The Heir is the fourth Selection novel, sort of a spin off for the Selection series, by Kiera Cass. It is a wonderful, engaging dystopian series and I give this amazing new installment ten stars! I recommend it to fans of Red Queen by Victoria Aveyard and Graceling by Kristin Cashore. You can check out my review for a series novella, The Queen, here https://mollyeyablog.wordpress.com/2015/05/27/the-queen-a-selection-novella-kiera-cass/
Warning: The goodreads summary alone will spoil The One, so do not continue unless you are up to date on the Selection series!
Summary (Goodreads): Princess Eadlyn has grown up hearing endless stories about how her mother and father met. Twenty years ago, America Singer entered the Selection and won the heart of Prince Maxon—and they lived happily ever after. Eadlyn has always found their fairy-tale story romantic, but she has no interest in trying to repeat it. If it were up to her, she’d put off marriage for as long as possible.
But a princess’s life is never entirely her own, and Eadlyn can’t escape her very own Selection—no matter how fervently she protests.
Eadlyn doesn’t expect her story to end in romance. But as the competition begins, one entry may just capture Eadlyn’s heart, showing her all the possibilities that lie in front of her . . . and proving that finding her own happily ever after isn’t as impossible as she’s always thought.
Non spoiler review: I really did love this book, although I had my problems with it. Eadlyn Schreave was almost as annoying as her mother, although for very different reasons. However, that didn’t stop the first part of the series from being as amazing as it was, and I warmed up to Eadlyn as the series progressed. This story is very different than the previous part despite the seemingly similar premise, and the main characters are very different as well. I love them both, but prepare for a plot you never expected and characters that will shock you. I thought of it as a good thing, and I’m sure you will too. We got insight on the selecting process, as well as what Maxon and America do to their country and how their daughter plans to lead it. It is definitely recommended to fans of the series, but it can also stand on its own by being just a great story. Although, there are references to the first part of the series that are just fun to read when you know all the secrets.
How annoying was Eadlyn?
Towards the end I did warm up to her a little bit, but she is annoying, self-centered and stuck up. She lives in a world of her own self pity and refuses to come out for one second. She has a fear of any sort of attachment, and I think a part of her enjoys hating people and enjoys being frustrated that no one understands her. I was practically cheering when her brother gave her that reality check when he reminded her that it’s just a job, and it doesn’t mean that she’s better than everyone else.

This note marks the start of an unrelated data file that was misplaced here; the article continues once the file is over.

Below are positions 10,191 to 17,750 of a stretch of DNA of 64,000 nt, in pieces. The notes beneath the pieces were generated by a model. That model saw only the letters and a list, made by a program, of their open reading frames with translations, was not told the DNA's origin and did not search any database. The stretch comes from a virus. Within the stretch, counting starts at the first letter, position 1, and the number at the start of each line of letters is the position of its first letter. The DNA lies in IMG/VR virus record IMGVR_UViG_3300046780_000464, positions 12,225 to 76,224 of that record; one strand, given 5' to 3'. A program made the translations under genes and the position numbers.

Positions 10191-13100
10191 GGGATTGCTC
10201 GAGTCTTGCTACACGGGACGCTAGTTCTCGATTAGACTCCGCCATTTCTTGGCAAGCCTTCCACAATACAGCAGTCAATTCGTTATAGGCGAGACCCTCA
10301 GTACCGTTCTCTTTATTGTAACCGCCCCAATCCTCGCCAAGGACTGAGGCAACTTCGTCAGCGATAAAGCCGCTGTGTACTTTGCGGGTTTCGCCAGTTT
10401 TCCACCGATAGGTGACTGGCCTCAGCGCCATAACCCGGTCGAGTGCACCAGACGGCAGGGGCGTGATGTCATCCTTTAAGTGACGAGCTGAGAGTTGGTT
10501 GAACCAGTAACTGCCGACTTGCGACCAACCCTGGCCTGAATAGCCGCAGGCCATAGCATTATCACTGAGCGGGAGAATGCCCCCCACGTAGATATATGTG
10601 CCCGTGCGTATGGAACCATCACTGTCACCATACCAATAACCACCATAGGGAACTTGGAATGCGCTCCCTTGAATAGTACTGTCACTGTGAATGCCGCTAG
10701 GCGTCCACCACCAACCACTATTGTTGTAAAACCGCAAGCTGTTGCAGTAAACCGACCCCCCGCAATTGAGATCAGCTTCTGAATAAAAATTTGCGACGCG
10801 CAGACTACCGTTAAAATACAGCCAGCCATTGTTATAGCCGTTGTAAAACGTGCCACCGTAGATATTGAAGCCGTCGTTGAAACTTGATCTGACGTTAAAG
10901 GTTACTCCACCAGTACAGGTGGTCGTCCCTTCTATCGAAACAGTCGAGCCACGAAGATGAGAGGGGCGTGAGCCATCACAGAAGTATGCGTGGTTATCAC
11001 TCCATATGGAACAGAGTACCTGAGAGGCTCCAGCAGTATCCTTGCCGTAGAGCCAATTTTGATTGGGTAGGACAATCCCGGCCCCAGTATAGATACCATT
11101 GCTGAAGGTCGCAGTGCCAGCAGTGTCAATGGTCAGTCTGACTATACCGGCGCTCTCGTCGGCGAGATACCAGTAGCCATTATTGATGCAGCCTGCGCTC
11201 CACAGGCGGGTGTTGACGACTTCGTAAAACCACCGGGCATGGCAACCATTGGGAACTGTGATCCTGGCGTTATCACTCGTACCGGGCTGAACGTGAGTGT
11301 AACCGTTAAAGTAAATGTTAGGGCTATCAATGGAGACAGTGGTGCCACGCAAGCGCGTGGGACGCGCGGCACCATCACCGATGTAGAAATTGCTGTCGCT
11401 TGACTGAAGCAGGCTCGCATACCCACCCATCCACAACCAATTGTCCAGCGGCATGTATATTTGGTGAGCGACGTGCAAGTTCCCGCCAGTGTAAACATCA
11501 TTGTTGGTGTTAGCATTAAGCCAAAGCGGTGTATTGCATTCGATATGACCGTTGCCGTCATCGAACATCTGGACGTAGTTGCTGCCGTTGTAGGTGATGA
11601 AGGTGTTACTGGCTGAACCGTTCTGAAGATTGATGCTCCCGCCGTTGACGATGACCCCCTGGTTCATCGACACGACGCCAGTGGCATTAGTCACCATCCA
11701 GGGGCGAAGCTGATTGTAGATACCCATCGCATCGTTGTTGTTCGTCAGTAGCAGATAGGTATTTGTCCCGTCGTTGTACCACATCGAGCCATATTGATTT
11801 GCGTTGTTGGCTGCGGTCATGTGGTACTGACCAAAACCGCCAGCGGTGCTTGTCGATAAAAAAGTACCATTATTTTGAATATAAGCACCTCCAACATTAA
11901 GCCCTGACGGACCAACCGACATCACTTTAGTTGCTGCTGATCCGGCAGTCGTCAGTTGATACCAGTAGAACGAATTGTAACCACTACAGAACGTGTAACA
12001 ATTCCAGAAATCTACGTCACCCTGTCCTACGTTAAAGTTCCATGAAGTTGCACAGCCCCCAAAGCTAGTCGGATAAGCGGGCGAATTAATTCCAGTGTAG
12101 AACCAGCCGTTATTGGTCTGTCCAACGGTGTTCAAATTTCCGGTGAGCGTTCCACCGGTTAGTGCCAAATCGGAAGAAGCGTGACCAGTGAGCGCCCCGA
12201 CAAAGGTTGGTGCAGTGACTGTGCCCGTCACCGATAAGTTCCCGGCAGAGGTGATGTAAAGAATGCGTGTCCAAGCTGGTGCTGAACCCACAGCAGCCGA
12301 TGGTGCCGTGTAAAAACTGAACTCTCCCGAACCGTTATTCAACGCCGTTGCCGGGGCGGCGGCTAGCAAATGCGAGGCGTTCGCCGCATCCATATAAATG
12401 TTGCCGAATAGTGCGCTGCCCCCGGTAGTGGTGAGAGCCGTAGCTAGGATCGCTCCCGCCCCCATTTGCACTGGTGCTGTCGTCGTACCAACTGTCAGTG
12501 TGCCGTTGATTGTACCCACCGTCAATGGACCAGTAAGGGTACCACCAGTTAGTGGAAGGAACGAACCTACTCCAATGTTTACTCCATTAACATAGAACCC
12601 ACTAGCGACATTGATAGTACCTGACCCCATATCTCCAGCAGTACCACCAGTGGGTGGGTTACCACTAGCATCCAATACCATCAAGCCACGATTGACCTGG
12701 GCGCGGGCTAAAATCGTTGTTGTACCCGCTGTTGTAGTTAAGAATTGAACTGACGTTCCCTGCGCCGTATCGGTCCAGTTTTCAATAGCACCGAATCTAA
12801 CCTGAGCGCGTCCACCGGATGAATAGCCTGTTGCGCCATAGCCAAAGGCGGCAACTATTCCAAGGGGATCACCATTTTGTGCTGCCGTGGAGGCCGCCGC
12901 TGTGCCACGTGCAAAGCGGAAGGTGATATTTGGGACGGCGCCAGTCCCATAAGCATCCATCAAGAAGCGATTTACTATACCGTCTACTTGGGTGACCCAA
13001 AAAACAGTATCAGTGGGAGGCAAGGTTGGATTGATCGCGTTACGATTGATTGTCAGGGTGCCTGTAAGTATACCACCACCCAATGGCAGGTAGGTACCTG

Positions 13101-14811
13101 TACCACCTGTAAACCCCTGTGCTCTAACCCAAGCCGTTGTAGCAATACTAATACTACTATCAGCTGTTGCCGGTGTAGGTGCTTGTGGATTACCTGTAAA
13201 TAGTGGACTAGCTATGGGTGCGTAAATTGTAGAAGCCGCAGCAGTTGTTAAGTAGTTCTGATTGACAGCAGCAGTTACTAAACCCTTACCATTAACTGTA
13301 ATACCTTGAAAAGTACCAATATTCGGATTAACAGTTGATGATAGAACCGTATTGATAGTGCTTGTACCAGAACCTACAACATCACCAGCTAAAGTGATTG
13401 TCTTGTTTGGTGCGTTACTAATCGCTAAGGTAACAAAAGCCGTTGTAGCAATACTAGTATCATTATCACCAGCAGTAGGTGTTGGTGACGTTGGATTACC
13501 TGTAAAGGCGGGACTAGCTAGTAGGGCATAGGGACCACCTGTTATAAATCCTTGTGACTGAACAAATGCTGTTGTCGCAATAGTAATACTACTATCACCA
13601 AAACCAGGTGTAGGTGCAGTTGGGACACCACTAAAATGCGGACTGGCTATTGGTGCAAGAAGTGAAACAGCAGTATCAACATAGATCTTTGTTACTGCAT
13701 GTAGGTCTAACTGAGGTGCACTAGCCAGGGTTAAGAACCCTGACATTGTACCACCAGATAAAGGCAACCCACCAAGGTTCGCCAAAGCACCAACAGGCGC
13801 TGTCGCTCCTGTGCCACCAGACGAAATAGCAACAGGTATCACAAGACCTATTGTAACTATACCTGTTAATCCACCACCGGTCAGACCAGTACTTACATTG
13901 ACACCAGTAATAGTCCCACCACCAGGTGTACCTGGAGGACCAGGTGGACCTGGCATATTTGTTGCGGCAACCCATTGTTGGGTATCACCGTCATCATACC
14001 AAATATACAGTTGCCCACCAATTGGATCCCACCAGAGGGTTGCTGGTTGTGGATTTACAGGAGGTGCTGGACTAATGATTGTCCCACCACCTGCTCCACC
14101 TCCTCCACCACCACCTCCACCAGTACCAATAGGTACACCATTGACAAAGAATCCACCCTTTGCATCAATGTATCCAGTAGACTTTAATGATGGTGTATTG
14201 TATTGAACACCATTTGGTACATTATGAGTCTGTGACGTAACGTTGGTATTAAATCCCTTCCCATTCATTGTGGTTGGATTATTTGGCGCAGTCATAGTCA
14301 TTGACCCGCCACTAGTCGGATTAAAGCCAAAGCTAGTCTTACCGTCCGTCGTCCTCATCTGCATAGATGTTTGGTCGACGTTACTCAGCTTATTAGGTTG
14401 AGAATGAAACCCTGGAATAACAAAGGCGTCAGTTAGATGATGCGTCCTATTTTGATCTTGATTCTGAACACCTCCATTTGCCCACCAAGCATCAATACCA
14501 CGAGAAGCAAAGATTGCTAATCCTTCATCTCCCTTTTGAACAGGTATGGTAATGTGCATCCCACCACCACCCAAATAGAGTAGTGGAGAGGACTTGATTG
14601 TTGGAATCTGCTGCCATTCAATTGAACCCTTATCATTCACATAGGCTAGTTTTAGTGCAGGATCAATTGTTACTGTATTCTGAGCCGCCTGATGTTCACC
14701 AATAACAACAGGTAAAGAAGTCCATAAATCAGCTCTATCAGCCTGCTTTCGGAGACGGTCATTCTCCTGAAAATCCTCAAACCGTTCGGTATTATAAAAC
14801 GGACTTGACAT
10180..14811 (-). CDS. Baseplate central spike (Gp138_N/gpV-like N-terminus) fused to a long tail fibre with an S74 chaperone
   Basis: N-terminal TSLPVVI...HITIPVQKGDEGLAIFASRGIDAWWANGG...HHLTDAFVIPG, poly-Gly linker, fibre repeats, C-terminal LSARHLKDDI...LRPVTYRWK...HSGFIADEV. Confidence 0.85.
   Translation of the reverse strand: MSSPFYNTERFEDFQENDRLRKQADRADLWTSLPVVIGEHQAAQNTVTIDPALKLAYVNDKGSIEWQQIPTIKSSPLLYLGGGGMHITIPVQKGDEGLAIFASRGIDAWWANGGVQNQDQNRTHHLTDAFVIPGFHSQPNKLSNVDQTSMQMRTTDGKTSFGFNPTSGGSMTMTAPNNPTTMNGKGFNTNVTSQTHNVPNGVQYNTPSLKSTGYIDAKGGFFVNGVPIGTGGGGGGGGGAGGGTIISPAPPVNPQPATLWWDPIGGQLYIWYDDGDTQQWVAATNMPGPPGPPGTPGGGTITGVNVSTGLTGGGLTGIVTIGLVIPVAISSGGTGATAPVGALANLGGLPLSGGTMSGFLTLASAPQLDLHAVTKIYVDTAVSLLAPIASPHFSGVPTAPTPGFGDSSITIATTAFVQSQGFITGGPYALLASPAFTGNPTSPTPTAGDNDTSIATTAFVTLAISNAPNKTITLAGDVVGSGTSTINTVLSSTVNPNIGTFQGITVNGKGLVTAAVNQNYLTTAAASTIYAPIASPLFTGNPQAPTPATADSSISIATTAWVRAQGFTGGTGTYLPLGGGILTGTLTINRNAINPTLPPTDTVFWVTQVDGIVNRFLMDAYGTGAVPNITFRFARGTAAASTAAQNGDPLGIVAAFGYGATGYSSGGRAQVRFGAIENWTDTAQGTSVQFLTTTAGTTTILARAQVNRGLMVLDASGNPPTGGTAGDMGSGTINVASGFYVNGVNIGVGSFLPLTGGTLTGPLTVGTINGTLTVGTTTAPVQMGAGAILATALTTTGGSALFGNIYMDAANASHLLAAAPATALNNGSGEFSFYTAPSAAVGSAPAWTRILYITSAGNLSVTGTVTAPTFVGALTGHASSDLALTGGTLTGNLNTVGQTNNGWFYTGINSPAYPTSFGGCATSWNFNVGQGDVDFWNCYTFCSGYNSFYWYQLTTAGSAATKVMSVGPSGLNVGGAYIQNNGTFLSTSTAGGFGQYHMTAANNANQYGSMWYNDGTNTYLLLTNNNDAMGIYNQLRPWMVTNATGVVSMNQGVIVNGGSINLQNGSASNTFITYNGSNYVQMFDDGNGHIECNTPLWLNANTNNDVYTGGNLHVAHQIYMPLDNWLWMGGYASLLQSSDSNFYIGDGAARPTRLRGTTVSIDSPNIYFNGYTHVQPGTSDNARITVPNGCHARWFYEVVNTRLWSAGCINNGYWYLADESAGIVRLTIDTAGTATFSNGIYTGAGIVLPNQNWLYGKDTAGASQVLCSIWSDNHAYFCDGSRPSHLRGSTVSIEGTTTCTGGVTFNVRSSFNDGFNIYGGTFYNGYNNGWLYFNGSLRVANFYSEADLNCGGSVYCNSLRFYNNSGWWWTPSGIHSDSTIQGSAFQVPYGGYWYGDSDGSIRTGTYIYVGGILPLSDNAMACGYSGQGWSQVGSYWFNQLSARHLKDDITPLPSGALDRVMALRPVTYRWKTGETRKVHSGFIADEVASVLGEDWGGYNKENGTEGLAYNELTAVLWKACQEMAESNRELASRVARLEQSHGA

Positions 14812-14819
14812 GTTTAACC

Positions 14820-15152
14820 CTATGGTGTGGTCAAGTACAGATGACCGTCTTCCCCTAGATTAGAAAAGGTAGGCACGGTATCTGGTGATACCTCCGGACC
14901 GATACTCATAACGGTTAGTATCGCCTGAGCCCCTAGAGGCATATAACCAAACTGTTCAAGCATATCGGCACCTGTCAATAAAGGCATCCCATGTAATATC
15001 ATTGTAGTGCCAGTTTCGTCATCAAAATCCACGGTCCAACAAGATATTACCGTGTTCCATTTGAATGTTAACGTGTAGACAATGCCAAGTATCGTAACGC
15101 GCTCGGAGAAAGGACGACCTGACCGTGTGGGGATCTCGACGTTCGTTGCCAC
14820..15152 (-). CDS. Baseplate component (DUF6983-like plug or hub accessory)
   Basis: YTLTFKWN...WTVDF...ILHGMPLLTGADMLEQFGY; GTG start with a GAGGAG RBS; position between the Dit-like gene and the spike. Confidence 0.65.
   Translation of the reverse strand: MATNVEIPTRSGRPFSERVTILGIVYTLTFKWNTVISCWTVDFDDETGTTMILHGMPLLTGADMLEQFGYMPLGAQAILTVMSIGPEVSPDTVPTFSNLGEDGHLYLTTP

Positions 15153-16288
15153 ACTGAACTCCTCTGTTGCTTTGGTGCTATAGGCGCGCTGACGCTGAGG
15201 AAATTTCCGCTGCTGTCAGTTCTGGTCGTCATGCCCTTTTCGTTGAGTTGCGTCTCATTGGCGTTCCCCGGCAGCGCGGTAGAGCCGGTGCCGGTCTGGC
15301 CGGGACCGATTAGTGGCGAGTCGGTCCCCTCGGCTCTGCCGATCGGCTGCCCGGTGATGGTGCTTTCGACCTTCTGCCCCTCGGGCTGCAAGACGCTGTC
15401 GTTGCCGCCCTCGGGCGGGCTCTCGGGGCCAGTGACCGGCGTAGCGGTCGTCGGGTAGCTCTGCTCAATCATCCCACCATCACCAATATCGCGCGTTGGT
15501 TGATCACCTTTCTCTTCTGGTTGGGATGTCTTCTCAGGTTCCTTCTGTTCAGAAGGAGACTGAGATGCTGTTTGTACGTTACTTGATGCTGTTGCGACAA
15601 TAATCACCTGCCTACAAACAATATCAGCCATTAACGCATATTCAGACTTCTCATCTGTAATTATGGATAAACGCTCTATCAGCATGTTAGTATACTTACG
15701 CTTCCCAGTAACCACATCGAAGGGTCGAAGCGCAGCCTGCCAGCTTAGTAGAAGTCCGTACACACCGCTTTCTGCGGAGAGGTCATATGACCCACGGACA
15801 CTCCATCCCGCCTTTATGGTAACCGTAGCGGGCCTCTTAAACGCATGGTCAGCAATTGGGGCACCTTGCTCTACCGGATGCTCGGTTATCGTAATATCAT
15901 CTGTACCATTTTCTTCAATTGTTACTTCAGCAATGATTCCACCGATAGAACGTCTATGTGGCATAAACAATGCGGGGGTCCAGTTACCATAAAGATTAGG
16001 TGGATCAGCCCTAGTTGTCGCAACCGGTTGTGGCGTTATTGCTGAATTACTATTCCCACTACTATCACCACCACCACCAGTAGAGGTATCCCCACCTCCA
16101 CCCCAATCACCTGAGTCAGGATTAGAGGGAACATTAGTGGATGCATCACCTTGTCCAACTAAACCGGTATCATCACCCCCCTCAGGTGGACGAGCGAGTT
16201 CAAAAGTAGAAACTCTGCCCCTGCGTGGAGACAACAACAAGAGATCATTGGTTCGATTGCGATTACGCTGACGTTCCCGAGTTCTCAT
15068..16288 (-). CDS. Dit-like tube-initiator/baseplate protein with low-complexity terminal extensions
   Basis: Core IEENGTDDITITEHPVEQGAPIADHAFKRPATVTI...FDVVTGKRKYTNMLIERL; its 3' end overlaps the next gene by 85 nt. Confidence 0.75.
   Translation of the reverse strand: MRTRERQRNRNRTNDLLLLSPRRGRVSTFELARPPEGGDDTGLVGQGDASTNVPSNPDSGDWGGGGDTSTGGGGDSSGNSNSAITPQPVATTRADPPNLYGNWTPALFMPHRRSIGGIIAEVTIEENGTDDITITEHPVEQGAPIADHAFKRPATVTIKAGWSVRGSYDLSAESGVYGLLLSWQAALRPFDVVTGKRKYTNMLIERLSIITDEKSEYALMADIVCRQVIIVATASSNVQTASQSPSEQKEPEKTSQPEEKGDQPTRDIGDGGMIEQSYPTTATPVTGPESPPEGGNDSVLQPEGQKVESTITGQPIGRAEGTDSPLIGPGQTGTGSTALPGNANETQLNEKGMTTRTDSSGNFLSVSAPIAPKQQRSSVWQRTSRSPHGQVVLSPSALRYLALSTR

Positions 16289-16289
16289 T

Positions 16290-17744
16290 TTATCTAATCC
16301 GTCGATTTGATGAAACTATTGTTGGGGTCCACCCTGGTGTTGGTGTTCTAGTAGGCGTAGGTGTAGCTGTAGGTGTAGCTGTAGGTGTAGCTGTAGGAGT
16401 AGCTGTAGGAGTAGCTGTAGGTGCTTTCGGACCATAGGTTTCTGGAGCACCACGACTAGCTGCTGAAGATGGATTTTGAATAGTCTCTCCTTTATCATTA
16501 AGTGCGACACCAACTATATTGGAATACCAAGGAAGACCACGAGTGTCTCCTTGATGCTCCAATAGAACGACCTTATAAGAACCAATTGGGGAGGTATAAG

What redeems her, though, is when she begins to understand this about herself and wants to change. When America gets that heart attack (I’ll talk more about that soon) she really decides to pick a husband, which I think is what she should have done in place or else the whole thing would have looked like a joke and everyone would hate her (if they didn’t already), but better late than never and it led to a very powerful ending.
I think we all know America Singer is the most annoying protagonist to evert exist, but Eadlyn and America are very different people and they are annoying for very different reasons. America was annoying because of how she treated Aspen and Maxon – playing with them, refusing to decide between them, keeping changing her mind about them, refusing to admit how she feels about them and keeping one of them is backup in case one of them doesn’t work out. On the other hand, Eadlyn knows exactly what she wants and how to get it, and she will never play with anyone. She may say a lot of shit about people, but if you ask her she will say it. The reason Eadlyn annoyed me was she was mean (she dismissed the selected publically with a wave of her hand) and self-centered (this is so hard on me I can’t believe I have to be nice to boys for a whole three months why does everybody hate me). I think it’s pretty clear why everybody hates her.
Despite the fact that I think Eadlyn is very selfish and idiotic for making such a big deal out of the selection –and despite the fact that she repeats over and over again how hard it is on her I never really saw how it was hard on her –I supported her one hundred percent when she didn’t want a selection in the first place. She doesn’t need to choose a husband that way, it wasn’t a very fair position to put her in, and I am very disappointed in America and Maxon. Honestly, I expected more of them. I would think America would never force someone into a selection after what happened to her, and Maxon would never force someone to choose a husband like he was forced to choose a wife. Clearly, I was wrong.